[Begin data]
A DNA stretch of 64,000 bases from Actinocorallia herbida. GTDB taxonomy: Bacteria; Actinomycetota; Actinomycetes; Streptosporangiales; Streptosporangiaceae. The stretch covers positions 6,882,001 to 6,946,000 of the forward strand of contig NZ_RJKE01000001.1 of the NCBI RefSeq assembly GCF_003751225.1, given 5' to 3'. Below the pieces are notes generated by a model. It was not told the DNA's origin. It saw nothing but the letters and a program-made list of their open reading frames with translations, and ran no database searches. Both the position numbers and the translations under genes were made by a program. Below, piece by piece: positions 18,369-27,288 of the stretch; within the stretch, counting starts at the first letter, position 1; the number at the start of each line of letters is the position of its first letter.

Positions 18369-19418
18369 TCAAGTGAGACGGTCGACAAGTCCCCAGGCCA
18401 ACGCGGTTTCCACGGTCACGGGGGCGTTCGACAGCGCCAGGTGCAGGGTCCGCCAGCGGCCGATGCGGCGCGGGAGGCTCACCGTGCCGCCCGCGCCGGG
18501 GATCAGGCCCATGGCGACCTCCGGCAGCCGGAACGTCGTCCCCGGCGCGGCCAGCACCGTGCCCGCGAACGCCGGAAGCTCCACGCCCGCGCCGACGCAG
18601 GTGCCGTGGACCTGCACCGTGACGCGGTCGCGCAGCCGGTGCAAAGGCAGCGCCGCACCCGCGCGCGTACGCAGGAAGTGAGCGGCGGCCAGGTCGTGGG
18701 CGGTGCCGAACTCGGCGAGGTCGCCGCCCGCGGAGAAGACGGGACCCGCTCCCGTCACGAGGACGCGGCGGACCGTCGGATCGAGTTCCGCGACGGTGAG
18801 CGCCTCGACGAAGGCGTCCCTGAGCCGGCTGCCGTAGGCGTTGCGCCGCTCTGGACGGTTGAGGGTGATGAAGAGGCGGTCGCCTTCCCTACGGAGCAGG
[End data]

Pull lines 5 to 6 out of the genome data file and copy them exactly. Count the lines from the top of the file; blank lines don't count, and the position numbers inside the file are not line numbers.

18501 GATCAGGCCCATGGCGACCTCCGGCAGCCGGAACGTCGTCCCCGGCGCGGCCAGCACCGTGCCCGCGAACGCCGGAAGCTCCACGCCCGCGCCGACGCAG
18601 GTGCCGTGGACCTGCACCGTGACGCGGTCGCGCAGCCGGTGCAAAGGCAGCGCCGCACCCGCGCGCGTACGCAGGAAGTGAGCGGCGGCCAGGTCGTGGG